In conjunction with the U.S. Consumer Product Safety Commission, Sony has issued a recall for some 340,000 notebook computer batteries in the United States, including batteries manufactured by Sony and sold with notebook computers made by Fujitsu, Toshiba, and (for the first time) Gateway. The recall is addition to previous massive recalls of Sony-made batteries in notebook computers sold by Dell and Apple Computer (which were also announced in conjunction with the CPSC) as well as recalls from computer makers Lenovo, Hitachi, Panasonic, and Sharp…as well as Sony’s own computers.
The U.S. recall announced today covers a wide range of notebook computer models sold between September 2004 and this very month, October 2006: notebook users are best advised to check with the manufacturers of their particular computer for details on identifying whether their batteries are part of the recall and making arrangements for replacements. Batteries impacted by the recall will be replaced free of charge. Both Sony and the CPSC recommend consumers should stop using the affected batteries immediately (and drive their notebooks using AC power) until replacements arrive.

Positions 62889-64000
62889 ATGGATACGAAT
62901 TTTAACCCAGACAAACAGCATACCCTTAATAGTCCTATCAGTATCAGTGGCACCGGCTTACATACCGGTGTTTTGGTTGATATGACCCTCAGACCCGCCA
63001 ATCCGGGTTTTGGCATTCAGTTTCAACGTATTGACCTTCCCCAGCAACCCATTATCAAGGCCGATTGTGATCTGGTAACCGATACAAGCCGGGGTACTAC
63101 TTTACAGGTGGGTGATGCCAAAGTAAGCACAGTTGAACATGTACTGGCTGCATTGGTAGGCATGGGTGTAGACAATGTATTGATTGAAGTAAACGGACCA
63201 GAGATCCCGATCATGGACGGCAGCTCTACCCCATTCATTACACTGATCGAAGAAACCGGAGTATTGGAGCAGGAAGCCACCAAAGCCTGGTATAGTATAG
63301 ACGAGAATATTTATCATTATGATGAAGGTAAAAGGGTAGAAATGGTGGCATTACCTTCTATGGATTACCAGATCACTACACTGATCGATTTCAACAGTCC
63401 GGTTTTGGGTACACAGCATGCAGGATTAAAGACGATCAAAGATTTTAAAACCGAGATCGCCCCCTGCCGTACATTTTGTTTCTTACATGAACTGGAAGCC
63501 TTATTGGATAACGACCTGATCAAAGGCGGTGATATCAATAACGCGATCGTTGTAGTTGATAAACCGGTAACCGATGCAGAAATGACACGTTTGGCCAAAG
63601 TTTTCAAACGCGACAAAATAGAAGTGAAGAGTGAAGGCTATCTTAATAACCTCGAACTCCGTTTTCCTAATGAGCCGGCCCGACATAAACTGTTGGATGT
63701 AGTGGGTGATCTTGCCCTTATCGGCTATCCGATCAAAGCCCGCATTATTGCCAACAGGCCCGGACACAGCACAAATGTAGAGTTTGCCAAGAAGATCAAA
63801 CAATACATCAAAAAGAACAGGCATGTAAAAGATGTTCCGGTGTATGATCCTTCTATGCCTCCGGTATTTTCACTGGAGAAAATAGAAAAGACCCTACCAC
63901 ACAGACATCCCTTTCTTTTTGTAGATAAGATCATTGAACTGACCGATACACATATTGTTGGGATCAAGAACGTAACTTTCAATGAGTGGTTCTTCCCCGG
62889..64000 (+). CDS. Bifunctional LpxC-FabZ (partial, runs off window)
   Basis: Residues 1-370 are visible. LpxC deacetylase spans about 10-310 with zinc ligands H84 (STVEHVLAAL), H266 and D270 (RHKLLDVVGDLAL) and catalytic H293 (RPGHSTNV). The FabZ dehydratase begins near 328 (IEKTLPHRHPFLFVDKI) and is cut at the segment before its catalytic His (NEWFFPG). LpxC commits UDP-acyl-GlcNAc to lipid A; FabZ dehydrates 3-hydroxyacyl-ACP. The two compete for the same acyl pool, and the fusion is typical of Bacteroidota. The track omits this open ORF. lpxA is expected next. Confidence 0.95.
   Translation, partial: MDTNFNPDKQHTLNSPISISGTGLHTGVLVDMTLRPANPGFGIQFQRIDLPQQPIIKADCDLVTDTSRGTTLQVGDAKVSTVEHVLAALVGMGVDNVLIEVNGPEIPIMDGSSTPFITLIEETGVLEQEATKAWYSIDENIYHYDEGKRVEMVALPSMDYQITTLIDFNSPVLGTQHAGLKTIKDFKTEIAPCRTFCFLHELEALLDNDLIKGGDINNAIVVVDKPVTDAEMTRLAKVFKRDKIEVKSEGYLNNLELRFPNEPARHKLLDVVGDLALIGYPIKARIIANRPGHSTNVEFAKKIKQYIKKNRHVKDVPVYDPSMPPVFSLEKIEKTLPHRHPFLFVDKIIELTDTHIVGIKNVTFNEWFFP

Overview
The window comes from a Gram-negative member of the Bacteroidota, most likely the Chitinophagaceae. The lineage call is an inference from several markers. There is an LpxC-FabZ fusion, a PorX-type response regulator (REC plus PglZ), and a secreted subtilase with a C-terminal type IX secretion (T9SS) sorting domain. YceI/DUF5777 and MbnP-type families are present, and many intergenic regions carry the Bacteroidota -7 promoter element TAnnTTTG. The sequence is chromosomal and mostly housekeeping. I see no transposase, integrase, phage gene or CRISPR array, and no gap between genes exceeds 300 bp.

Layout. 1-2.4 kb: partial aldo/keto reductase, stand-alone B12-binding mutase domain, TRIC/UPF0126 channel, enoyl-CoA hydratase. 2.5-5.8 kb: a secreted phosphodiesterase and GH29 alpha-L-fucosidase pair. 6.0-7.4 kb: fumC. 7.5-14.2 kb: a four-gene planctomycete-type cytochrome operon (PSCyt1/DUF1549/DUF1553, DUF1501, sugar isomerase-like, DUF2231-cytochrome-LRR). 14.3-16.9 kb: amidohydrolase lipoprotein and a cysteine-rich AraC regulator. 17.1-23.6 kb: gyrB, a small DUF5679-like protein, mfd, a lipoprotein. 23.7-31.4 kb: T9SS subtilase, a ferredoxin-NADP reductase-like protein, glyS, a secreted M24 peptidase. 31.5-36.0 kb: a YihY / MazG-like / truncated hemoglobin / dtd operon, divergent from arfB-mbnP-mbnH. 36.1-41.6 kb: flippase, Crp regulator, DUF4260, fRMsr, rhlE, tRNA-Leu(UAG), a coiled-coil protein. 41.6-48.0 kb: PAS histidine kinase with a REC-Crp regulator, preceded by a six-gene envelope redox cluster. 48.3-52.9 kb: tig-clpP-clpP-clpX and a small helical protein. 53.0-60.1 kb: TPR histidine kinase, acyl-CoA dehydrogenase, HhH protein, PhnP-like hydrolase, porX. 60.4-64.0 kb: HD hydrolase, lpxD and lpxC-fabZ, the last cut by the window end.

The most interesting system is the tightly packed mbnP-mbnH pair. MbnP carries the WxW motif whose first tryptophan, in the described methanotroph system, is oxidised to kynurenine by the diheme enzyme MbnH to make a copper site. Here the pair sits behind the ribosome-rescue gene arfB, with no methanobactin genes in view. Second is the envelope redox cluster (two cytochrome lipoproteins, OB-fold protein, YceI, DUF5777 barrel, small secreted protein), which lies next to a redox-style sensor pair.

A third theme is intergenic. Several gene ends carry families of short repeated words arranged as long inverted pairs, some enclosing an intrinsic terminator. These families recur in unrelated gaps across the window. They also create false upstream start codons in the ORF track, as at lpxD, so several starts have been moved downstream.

According to the CPSC, to date there have been 16 reports of notebook computer batteries overheating, leading to minor property damage and two minor burns. Sony blames the fault on small metal particles in the battery units, which can cause a short circuit.
The Sony recall announced today applied to 340,000 batteries sold in the U.S., but also to nearly 3.1 million additional batteries sold worldwide. The battery recall has hit Sony hard—and was one factor leading the company’s recently rolling back its yearly earnings forecast—but the company said today that it has no plans to shut down or scale back its battery operations. This is probably good news for computer makers; although some are mulling legal action against Sony for costs of the recall and damage to their brand names caused by the fracas, Sony is one of the largest battery makers on the planet, second only to Sanyo Electronics. If Sony were to cease manufacturing lithium-ion batteries for notebooks and other electronic devices, scarcity would make those devices harder to find and, of course, much more expensive.